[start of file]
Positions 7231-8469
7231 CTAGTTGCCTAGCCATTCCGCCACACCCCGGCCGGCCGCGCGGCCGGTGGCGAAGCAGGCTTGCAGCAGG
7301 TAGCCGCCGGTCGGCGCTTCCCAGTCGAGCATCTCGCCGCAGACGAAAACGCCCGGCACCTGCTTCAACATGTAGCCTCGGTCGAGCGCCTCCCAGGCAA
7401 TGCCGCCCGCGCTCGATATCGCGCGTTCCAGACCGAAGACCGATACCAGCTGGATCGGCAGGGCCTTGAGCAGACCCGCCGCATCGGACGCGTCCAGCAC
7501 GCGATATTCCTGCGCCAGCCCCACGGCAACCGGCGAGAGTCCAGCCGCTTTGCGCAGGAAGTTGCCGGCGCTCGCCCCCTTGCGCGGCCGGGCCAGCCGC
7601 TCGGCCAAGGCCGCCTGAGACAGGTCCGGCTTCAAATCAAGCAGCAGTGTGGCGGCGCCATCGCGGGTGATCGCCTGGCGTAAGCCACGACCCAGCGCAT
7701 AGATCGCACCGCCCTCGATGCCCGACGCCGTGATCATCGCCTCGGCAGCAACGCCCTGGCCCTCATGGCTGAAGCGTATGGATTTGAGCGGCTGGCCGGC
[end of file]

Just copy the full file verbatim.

Positions 7231-8469
7231 CTAGTTGCCTAGCCATTCCGCCACACCCCGGCCGGCCGCGCGGCCGGTGGCGAAGCAGGCTTGCAGCAGG
7301 TAGCCGCCGGTCGGCGCTTCCCAGTCGAGCATCTCGCCGCAGACGAAAACGCCCGGCACCTGCTTCAACATGTAGCCTCGGTCGAGCGCCTCCCAGGCAA
7401 TGCCGCCCGCGCTCGATATCGCGCGTTCCAGACCGAAGACCGATACCAGCTGGATCGGCAGGGCCTTGAGCAGACCCGCCGCATCGGACGCGTCCAGCAC
7501 GCGATATTCCTGCGCCAGCCCCACGGCAACCGGCGAGAGTCCAGCCGCTTTGCGCAGGAAGTTGCCGGCGCTCGCCCCCTTGCGCGGCCGGGCCAGCCGC
7601 TCGGCCAAGGCCGCCTGAGACAGGTCCGGCTTCAAATCAAGCAGCAGTGTGGCGGCGCCATCGCGGGTGATCGCCTGGCGTAAGCCACGACCCAGCGCAT
7701 AGATCGCACCGCCCTCGATGCCCGACGCCGTGATCATCGCCTCGGCAGCAACGCCCTGGCCCTCATGGCTGAAGCGTATGGATTTGAGCGGCTGGCCGGC